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Definition: fertilizer from Processing Water, Wastewater, Residuals, and Excreta for Health and Environmental Protection: An Encyclopedic Dictionary

Material usually containing nitrogen (N), phosphorus (P), and potassium (K), or NPK, added to soil to provide essential nutrients for plant growth, including organic fertilizers (e.g., farmyard manure, crop residue, compost, bonemeal, blood, fishmeal) and inorganic fertilizers in the form of chemical mixtures. Excessive use of fertilizers may cause water pollution (e.g., nitrates in groundwater). See also soil conditioner.


Summary Article: fertilizer from The Hutchinson Unabridged Encyclopedia with Atlas and Weather Guide

Substance containing some or all of a range of about 20 chemical elements necessary for healthy plant growth, used to compensate for the deficiencies of poor or depleted soil. Fertilizers may be organic, for example farmyard manure, composts, bonemeal, blood, and fishmeal; or inorganic (synthetic or artificial), in the form of simple compounds, mainly of nitrogen, phosphate, and potash, which have been used on a very much increased scale since 1945. Compounds of nitrogen and phosphorus are of particular importance.

Elements in the soil are taken up through the roots of plants in solution, becoming part of the compounds forming the plant. If plants are allowed to die and decompose, these compounds return to the soil as part of a natural cycle, such as the nitrogen cycle. However, when crops are harvested the cycle is interrupted, the nutrients are not returned to the soil and are used up. Fertilizers replace these elements, increasing the yield of crops and enabling the soil to be farmed year after year.

Synthetic fertilizers consist of various combinations of salts, and supply plants with the elements that they need. Most fertilizers concentrate on supplying the necessary nitrogen (N), phosphorus (P), and potassium (K) and are called NPK fertilizers. They contain compounds such as ammonium nitrate (NH4NO3); ammonium sulphate ((NH4)2SO4); potassium sulphate (K2SO4); and ammonium phosphate ((NH4)3PO4).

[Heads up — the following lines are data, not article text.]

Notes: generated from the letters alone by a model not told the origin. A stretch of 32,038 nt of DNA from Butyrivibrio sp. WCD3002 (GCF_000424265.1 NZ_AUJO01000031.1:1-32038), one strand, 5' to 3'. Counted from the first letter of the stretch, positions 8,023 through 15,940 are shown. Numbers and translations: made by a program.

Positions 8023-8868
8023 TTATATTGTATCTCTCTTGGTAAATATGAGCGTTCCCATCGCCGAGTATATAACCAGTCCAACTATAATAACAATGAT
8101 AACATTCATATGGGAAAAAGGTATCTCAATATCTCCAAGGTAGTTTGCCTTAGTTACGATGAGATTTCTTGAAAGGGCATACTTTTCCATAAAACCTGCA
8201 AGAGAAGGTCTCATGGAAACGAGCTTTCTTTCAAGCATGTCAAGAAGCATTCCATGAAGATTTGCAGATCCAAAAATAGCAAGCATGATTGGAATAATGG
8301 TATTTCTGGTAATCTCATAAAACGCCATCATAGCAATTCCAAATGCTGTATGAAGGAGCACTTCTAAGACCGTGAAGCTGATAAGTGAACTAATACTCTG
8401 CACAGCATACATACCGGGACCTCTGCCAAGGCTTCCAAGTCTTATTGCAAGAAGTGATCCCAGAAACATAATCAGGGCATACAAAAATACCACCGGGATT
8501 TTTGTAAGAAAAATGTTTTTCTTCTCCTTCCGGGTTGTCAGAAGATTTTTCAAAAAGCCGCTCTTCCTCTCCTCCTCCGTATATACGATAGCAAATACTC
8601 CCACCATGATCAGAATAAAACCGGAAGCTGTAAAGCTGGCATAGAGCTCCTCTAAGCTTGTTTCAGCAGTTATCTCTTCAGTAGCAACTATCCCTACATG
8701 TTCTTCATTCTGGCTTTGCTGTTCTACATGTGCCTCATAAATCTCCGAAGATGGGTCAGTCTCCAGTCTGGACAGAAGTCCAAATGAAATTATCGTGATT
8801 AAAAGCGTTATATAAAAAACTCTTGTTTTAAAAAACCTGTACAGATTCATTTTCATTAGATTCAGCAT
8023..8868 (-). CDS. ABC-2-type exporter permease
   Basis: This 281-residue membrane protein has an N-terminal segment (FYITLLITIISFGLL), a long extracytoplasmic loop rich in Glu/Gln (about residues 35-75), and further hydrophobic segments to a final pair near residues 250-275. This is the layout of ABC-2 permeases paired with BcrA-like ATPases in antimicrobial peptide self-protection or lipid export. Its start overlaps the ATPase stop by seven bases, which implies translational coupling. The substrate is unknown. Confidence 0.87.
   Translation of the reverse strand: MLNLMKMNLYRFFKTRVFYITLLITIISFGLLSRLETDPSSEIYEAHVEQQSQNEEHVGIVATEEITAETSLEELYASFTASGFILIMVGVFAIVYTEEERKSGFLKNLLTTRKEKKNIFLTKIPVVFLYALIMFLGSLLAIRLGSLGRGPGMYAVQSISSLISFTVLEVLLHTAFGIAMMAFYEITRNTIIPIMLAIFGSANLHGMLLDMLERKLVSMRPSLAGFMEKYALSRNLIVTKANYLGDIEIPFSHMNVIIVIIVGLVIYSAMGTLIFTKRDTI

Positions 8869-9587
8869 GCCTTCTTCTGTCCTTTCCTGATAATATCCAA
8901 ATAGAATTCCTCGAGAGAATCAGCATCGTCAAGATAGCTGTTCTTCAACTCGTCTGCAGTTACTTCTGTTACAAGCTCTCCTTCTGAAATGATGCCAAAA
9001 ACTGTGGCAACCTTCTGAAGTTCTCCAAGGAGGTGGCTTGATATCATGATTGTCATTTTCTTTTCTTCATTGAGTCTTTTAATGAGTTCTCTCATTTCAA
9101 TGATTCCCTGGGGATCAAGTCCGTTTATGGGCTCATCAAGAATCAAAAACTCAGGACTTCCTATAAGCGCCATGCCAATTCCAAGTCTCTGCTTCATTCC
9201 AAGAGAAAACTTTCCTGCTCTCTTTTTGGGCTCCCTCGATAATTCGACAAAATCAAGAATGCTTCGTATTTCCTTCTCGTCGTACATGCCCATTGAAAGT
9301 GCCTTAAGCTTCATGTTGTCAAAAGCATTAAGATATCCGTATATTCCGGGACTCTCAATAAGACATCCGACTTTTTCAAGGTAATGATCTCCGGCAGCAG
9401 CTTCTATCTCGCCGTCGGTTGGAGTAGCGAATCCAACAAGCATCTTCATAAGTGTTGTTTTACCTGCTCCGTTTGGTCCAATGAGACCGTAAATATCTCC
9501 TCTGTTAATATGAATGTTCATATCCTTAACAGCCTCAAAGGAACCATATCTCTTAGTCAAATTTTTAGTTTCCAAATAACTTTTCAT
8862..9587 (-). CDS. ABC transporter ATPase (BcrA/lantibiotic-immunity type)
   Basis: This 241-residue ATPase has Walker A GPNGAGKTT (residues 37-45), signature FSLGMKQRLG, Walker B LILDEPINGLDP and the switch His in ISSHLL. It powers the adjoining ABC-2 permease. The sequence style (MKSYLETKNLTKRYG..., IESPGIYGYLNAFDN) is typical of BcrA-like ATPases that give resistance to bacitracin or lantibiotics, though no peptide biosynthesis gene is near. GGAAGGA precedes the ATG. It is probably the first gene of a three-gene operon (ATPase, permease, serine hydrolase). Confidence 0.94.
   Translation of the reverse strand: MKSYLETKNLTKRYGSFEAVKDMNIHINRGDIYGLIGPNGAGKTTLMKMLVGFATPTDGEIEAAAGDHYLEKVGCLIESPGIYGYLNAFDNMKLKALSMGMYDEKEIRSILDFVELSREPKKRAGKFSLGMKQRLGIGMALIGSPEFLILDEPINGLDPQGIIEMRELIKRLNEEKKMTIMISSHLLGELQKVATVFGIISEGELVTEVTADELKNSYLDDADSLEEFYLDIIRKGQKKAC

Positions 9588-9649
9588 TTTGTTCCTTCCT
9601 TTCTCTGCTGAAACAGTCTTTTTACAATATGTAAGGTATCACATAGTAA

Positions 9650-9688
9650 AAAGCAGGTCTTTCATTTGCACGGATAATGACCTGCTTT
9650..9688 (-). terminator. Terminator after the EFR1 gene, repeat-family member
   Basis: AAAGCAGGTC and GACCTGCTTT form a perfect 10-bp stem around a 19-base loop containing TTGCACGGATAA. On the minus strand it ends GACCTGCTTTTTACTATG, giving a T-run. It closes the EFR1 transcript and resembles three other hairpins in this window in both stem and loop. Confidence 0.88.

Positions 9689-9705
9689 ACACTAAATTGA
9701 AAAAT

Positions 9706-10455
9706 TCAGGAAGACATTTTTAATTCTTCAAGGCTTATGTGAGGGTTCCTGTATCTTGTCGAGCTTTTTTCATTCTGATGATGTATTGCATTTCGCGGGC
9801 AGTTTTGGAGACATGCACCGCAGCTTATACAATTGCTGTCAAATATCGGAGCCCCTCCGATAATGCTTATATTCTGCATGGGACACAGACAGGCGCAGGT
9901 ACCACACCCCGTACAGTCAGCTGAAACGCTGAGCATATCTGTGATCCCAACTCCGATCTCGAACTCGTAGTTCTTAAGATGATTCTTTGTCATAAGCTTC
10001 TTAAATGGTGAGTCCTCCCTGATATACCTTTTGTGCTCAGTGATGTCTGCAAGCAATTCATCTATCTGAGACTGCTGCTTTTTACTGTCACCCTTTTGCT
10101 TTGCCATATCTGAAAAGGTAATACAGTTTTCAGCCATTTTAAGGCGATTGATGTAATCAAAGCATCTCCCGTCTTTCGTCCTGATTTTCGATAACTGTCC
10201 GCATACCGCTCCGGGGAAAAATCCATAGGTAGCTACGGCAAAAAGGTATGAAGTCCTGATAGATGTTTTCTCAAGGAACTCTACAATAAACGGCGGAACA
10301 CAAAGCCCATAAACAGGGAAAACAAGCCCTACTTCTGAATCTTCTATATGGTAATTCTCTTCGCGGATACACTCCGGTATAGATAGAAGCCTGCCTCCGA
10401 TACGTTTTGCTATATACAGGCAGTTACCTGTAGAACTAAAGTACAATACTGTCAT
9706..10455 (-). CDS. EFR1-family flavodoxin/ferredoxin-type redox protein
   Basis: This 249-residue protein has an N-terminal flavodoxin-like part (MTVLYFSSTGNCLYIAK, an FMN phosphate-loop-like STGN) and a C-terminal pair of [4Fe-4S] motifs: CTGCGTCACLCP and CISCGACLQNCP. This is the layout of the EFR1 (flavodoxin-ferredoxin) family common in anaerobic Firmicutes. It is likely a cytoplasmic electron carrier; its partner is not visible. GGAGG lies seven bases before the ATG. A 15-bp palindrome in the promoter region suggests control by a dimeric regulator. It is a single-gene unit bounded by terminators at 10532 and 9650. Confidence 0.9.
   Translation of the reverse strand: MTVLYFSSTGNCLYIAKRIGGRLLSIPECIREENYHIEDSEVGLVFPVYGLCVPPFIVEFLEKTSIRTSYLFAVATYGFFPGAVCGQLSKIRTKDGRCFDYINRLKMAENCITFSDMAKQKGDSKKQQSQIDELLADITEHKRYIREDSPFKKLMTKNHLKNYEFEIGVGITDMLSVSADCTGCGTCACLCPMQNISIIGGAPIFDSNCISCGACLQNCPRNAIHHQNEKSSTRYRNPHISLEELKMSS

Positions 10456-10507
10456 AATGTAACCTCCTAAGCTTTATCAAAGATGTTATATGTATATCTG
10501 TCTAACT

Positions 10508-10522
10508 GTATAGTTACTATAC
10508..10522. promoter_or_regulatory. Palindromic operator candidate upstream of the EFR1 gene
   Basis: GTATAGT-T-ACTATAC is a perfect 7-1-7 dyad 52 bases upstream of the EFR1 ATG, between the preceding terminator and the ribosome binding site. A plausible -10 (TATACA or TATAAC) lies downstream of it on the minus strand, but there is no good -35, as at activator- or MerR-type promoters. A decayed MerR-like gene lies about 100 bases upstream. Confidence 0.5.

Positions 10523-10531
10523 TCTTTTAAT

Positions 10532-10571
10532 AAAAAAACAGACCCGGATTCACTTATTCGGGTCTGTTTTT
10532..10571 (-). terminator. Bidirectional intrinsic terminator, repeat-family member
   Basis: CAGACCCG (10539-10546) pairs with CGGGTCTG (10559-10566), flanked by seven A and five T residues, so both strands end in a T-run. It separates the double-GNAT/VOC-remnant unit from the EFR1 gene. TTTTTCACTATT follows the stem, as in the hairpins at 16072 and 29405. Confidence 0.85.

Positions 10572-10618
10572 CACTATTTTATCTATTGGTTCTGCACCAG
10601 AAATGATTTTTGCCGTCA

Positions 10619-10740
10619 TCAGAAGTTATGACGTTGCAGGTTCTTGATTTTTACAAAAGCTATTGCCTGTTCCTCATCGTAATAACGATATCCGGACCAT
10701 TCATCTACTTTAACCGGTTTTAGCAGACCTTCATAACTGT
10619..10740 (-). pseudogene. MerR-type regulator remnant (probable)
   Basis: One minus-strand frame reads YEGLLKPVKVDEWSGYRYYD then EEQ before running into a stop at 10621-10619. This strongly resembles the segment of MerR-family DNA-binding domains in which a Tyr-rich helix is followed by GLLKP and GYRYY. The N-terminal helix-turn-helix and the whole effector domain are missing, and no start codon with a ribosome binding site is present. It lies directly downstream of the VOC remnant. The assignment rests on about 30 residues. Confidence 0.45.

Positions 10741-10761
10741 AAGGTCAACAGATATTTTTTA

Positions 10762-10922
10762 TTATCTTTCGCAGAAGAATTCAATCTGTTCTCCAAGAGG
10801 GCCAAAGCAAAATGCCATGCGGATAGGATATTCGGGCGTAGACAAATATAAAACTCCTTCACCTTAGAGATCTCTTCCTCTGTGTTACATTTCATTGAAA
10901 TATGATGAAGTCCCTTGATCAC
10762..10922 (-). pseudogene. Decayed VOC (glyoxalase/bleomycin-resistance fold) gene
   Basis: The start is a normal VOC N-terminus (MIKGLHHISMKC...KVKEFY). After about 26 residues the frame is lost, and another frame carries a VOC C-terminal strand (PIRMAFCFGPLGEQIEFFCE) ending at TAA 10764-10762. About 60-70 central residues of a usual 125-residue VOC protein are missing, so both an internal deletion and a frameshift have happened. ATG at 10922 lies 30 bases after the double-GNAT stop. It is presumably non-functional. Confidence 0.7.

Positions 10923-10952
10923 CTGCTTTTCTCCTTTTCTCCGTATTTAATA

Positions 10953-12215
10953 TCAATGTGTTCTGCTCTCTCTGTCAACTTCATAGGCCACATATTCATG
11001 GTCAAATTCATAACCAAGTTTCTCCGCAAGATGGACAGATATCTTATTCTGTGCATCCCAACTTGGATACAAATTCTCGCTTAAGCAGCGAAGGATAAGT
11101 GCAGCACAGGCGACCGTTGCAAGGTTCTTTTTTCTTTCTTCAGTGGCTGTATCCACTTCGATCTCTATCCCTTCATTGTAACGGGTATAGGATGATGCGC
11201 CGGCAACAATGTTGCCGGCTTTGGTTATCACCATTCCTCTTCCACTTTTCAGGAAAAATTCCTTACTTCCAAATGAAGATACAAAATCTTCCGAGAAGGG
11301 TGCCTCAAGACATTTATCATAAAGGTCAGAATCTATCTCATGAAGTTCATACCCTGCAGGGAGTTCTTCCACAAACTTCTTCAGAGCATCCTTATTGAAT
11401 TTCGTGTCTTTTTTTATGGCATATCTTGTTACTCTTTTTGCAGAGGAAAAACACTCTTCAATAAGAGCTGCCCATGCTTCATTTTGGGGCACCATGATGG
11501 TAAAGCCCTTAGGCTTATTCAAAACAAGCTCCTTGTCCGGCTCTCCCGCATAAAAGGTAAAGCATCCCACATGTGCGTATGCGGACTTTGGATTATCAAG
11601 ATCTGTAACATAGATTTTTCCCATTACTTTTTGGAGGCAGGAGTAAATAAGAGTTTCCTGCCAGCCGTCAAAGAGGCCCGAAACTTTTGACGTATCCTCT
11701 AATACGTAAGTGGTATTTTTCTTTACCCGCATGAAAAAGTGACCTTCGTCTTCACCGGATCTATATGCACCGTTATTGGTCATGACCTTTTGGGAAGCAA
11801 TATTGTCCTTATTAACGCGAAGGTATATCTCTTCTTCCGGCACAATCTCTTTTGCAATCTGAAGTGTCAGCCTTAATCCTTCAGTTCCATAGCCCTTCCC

Compounds of nitrogen are essential for plant growth, as nitrogen is needed for making proteins and so helps the development of healthy green leaves and strong stems. The proteins in plants are important foods for many animals. Although there is a plentiful supply of nitrogen in the air, plants are not able to use gaseous nitrogen and can only absorb nitrogen in the form of nitrates dissolved in soil water. The Haber process is an industrial method for converting nitrogen from the air into ammonia, a compound that plants can use (nitrogen fixation). In the Haber process, nitrogen and hydrogen are combined at a temperature of 350–500°C/660–930°F, a pressure of 80–200 atmospheres, and using a finely divided iron catalyst; the equation is:

N2 + 3H2 = 2NH3

Most of the ammonia is used to make fertilizers, such as ammonium nitrate and ammonium sulphate. Another major use of ammonia is to make nitric acid, which is also used to make fertilizers.

Nitrates and other fertilizers tend to be in excess of plant requirements and can be washed away by rainwater. This may cause various forms of pollution, including eutrophication, an excessive enrichment of lakes and rivers caused by nitrate pollution. Attention has turned to the modification of crop plants themselves. Plants of the legume family, including bean, clover, and lupin, live in symbiosis with bacteria located in root nodules, which fix nitrogen from the atmosphere. Research is now directed to producing a similar relationship between such bacteria and crops such as wheat.

essays

Fertilizers

Process of producing sulphuric acid from sulphur

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